In December, I spent time thinking about the investing work I had done coming to that point. I gleaned lessons from companies we were lucky to be involved with where something was working, but candidly, I beat myself up over perceived misses — companies I had seen at pre-seed or seed that weren’t in the portfolio who had some early signs of success. The rationale for not investing varied, spanning a lapse in judgment to a lack of experience in the category. These investments bit at me not only because the strength of the founders started to shine through over a longer period of time, but also because the full potential of the market became more legible in hindsight. It absolutely killed me.
So much of the venture business is guided by opportunity cost (in many ways, it defines it), and I was starting to internalize that. I’m not as concerned about errors of commission - I’d like to push to a place on the risk curve that feels apt for the asset class and support companies that reach global, not local, maxima.
But, focusing too much on supposed mistakes and over-extrapolating can be dangerous. I’ve come around on my thinking in recent weeks and am approaching “misses” with a different lens.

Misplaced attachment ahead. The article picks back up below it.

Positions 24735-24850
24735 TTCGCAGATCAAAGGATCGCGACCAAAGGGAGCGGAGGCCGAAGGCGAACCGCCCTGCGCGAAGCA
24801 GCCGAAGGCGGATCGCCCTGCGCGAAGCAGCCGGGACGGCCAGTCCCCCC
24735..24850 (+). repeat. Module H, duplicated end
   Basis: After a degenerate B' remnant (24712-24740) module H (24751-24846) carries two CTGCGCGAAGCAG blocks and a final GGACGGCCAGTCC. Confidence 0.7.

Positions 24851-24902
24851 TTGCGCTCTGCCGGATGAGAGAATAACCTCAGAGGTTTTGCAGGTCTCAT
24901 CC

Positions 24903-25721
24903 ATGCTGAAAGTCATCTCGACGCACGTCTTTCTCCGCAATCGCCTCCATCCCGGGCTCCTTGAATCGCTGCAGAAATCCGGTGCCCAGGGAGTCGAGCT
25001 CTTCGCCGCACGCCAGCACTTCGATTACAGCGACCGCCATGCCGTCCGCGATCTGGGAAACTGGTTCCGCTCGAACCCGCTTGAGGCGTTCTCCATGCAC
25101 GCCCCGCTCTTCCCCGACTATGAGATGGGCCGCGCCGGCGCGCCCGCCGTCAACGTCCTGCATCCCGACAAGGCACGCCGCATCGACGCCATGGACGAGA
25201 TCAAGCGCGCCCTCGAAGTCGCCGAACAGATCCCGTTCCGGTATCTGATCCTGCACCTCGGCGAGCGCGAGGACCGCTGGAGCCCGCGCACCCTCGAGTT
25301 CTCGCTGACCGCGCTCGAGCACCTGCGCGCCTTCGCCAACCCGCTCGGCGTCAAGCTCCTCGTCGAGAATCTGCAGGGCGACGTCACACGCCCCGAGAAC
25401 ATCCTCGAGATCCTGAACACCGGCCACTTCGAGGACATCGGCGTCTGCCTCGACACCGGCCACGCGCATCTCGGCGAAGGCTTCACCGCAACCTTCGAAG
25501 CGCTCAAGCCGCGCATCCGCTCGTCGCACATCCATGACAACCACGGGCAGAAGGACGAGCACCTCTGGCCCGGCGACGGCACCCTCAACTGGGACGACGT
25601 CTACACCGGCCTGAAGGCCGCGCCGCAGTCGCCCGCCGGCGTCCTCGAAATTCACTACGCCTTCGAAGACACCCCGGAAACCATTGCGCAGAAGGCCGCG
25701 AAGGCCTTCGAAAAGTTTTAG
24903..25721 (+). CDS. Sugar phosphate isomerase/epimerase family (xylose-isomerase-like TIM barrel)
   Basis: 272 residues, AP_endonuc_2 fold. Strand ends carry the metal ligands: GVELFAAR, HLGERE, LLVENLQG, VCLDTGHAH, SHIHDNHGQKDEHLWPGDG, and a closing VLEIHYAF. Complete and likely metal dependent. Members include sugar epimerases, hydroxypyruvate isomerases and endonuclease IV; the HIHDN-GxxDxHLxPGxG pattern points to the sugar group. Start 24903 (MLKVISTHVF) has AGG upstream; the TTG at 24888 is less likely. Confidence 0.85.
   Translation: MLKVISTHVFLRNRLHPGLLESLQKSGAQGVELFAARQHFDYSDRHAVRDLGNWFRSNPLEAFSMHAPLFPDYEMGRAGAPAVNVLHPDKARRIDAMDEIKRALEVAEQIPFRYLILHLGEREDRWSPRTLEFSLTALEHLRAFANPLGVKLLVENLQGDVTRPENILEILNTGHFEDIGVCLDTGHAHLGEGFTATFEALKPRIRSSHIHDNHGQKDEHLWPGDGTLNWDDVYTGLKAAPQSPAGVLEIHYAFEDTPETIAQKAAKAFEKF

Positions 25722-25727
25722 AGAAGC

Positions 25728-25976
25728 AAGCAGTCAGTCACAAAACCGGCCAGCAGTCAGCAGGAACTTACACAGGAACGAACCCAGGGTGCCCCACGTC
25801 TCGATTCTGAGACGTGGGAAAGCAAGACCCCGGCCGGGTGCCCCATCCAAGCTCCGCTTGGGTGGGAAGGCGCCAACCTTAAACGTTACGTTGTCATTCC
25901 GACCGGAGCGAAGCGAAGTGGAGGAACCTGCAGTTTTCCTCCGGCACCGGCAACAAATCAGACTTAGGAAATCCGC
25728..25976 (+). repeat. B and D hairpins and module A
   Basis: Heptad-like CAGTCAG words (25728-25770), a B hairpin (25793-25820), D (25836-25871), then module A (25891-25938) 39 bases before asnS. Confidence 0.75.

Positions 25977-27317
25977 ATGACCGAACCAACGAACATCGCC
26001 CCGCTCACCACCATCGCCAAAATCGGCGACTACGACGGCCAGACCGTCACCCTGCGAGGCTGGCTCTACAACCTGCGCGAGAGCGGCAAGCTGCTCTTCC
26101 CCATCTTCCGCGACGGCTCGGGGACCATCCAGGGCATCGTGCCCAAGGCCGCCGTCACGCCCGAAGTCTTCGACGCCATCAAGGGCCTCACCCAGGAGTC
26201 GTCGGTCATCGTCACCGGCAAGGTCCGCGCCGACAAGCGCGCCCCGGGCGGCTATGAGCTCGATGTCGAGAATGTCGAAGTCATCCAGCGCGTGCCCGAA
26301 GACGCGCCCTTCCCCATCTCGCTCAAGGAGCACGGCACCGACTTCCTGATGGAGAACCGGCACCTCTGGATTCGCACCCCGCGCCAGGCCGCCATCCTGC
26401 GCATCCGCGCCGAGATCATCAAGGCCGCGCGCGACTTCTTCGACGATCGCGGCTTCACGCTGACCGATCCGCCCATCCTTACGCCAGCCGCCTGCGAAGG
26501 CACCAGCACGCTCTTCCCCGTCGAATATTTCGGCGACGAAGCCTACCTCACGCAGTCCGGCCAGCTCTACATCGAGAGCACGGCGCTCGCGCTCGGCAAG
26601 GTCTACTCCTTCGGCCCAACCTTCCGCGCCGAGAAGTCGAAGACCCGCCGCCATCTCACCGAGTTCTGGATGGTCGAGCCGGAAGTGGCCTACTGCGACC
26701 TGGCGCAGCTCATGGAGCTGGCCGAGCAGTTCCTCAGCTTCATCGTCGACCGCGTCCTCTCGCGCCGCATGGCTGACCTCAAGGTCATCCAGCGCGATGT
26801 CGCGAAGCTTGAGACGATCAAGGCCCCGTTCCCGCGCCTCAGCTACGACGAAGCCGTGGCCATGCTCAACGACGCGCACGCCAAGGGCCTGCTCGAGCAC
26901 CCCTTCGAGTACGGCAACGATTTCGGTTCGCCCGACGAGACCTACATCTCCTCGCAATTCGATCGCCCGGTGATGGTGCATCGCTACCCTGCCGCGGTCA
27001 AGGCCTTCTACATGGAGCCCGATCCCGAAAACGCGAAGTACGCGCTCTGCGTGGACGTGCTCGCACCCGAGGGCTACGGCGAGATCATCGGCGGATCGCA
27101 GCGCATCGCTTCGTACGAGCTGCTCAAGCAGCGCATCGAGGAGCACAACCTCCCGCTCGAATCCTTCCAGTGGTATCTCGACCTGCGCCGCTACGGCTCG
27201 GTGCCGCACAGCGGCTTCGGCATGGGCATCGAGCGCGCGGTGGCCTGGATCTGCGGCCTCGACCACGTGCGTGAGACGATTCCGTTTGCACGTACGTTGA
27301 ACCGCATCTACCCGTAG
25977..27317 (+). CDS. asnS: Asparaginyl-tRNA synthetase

- Opportunity cost is contextual and based on firm dynamics. As fund AUM grows, the paths to returning it shrink narrowly with increased pressure. Missing Uber or Airbnb hurts more and more. Specialization can also grow the burden of proof, especially if winners stand out in certain categories. I’m lucky to be a generalist early stage investor, which alleviates some of these concerns.
- There is a high degree of markup activity in the ecosystem, but there’s little to point to on the durability of the outcomes. While Series A and Series B raises do de-risk companies, the end results may be years away. And that’s the ultimate concern, not TVPI. Trust the inputs.
- Over-indexing on missed investment opportunities could contribute to even more FOMO-driven investing. Part of venture does rely on this; it’s quite difficult to be 100% contrarian and succeed in VC, but I know that I personally do not want to be heat-chasing all the time. Investing edge has three components — informational, analytical, and behavioral. If the first is closer and closer to dissipating and the second isn’t as applicable to seed, perhaps the third drives alpha. Just a thought.
None of this is to say that misses don’t hurt, but there are likely healthier approaches and framing. For example, I really enjoyed this video with Felicis Ventures’ Aydin Senkut. While he notes that he missed Uber and Airbnb, their success keyed him in on the rise of global payments as a second-order effect and his subsequent investment in Adyen. What can I learn from a miss about what’s working in the world? What are the complements of the opportunity I wish I was involved with?